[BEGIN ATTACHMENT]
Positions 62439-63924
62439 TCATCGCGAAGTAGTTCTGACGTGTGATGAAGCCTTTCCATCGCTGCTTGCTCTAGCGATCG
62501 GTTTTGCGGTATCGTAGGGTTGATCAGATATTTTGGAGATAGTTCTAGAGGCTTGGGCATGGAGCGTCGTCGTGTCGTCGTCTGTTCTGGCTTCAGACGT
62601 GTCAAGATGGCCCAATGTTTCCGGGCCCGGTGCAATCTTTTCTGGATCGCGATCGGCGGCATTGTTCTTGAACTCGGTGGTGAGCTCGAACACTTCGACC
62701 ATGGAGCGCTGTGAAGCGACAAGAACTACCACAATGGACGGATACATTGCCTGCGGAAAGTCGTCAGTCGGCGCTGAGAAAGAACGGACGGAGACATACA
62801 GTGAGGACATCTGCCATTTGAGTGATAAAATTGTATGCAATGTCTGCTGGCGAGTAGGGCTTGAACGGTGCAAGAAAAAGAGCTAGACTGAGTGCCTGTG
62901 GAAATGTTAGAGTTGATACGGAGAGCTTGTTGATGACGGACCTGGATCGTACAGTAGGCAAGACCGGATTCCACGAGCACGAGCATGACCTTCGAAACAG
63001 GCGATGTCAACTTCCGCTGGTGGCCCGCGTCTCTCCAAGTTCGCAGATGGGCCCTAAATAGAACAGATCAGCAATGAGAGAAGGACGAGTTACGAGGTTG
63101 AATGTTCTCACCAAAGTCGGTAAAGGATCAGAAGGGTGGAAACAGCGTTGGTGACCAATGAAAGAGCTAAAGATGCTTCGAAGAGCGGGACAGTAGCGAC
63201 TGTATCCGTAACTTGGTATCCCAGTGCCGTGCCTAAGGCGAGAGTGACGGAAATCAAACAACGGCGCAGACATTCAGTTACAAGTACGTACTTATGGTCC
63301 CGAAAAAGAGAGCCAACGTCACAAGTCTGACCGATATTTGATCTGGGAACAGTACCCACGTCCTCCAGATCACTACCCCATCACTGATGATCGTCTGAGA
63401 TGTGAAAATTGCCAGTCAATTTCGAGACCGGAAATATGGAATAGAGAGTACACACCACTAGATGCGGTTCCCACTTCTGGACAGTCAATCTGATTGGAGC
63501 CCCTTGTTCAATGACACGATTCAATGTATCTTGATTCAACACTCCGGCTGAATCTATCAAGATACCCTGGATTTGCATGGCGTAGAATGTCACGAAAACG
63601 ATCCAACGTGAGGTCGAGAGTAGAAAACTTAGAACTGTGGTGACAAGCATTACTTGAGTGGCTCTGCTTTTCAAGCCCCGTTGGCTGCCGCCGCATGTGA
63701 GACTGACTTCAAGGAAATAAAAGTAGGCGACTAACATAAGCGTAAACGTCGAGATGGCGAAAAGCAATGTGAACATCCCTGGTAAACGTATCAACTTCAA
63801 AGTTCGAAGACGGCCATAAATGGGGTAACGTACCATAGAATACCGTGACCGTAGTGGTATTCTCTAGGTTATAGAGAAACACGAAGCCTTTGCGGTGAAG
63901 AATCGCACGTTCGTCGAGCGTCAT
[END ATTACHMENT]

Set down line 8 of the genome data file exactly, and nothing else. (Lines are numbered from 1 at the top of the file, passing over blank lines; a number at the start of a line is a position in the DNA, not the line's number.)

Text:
63001 GCGATGTCAACTTCCGCTGGTGGCCCGCGTCTCTCCAAGTTCGCAGATGGGCCCTAAATAGAACAGATCAGCAATGAGAGAAGGACGAGTTACGAGGTTG